Moscow ponders expanding nondiscrimination policy
MOSCOW — City officials in Moscow are considering a new policy that would give transgender people protection under the city’s nondiscrimination policy.
The city’s existing policy protects against discrimination for employment based on sexual orientation.
But Tim Gresback, a member of the Moscow Human Rights Commission, says that language doesn’t go far enough to protect people who identify themselves as the opposite gender.
“This is a public policy issue that should be addressed head-on on its merits,” Gresback, a lawyer, said during the City council’s administrative committee meeting Monday. “But sexual orientation is not going to protect transgendered people.”
Mayor Nancy Chaney said the council could begin considering expanding the policy as early as next week, the Lewiston Tribune reported.
The Human Rights Commission, appointed by the mayor, voted unanimously last month to urge the city to expand nondiscrimination protection for transgender people.
City Supervisor Gary Riedner and City Attorney Randy Fife said they are satisfied with the existing policy, but agreed it couldn’t hurt to make the language more specific.
But City Council member Wayne Krauss said the city should be careful about identifying specific groups or organizations of people for protection.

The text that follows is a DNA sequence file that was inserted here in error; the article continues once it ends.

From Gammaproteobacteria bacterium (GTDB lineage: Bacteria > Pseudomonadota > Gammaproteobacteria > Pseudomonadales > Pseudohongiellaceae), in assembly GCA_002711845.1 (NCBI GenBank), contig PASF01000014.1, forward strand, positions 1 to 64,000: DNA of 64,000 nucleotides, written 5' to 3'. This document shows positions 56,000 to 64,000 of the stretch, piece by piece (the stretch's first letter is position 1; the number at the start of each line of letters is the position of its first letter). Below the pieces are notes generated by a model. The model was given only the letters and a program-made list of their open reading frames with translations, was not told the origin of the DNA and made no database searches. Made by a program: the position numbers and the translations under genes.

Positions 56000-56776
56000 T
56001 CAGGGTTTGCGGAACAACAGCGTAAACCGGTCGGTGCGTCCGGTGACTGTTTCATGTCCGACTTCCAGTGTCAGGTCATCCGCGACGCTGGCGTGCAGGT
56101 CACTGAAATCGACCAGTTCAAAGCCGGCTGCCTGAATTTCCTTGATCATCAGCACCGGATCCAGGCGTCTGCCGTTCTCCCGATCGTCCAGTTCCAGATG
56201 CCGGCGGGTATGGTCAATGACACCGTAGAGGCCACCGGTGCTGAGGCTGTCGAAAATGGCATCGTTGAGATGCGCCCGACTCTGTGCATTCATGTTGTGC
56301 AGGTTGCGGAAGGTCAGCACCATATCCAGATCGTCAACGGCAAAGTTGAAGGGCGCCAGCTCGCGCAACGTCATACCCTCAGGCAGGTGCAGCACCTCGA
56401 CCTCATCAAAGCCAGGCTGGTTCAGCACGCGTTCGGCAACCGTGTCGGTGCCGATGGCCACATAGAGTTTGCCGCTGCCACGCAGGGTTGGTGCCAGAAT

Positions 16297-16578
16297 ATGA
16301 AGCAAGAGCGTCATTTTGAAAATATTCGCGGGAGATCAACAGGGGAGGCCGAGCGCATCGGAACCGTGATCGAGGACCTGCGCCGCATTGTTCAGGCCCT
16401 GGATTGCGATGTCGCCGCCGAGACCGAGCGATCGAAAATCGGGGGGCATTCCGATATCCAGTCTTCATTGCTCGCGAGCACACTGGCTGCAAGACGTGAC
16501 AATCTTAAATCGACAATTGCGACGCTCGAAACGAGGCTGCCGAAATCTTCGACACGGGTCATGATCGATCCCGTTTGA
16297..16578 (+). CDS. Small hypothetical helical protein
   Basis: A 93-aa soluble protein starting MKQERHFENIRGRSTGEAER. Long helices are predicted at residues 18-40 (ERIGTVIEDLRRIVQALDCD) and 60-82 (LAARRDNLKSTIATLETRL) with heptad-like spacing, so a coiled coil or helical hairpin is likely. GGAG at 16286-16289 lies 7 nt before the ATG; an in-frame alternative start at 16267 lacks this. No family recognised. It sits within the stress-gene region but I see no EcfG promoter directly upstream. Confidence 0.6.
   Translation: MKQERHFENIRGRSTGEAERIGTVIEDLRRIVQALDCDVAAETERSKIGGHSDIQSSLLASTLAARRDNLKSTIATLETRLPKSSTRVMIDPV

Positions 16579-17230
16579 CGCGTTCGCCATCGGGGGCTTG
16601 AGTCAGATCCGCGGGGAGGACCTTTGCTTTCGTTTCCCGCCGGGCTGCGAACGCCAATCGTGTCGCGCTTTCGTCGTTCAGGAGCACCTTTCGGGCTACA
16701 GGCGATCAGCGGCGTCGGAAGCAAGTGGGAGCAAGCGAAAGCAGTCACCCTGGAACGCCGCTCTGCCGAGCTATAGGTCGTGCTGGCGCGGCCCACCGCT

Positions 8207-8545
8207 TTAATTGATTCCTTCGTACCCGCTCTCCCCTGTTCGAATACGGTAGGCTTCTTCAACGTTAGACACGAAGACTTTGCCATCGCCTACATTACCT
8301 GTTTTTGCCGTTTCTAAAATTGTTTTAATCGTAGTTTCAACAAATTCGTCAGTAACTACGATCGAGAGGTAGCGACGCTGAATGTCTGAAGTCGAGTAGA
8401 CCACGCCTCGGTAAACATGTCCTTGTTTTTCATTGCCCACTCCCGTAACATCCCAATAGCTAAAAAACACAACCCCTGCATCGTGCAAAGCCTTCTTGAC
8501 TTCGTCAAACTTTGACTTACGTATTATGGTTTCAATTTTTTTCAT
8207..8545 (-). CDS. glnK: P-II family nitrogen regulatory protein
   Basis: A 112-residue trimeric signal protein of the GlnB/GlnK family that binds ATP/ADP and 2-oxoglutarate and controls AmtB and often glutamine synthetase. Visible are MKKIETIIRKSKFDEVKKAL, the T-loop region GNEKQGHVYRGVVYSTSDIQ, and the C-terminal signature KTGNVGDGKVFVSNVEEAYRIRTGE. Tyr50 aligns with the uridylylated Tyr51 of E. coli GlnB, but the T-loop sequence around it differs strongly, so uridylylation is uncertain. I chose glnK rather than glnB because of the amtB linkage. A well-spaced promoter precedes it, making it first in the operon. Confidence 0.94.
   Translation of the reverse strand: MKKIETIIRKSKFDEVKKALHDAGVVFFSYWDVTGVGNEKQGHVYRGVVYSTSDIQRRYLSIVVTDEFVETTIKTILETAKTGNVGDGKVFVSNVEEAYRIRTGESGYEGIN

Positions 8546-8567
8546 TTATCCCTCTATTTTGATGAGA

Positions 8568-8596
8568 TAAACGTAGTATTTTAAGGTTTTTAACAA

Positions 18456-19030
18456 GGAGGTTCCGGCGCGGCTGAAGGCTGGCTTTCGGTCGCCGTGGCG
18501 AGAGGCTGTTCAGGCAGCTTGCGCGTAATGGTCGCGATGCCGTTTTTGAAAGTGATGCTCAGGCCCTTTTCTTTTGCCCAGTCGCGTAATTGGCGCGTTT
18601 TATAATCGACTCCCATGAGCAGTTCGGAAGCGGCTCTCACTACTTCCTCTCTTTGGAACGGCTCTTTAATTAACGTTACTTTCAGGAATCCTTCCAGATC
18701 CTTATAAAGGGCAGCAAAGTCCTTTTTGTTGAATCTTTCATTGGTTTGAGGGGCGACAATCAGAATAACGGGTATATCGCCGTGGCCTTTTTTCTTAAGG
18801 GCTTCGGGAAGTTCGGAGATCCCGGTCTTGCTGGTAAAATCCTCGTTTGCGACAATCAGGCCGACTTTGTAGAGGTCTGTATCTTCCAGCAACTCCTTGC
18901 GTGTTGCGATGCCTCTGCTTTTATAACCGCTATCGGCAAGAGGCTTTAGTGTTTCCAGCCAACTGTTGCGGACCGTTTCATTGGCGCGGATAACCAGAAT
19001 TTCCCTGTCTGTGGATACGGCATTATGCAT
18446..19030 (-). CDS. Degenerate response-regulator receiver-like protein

The existing policy “speaks strongly toward the goals of the city to be anti-discriminatory, period. Adding to that might create more of a problem than it solves,” he said.
Gresback said about 1 percent to 3 percent of the national population is transgender.
“We’ve all met effeminate men. We’ve all met masculine females,” Gresback said, adding that such people are often targets of discrimination. “For those of us in the Moscow Human Rights Commission, we find that this discrimination should not be tolerated.”
The debate follows a vote last week by state lawmakers on a measure that would have prohibited discrimination in employment, education and housing based on sexual orientation or gender identity.
The Senate State Affairs Committee rejected on a voice vote an amendment to the Idaho Human Rights Act, which currently forbids workplace and housing discrimination based on race, sex, religion, color, national origin or mental or physical disability.
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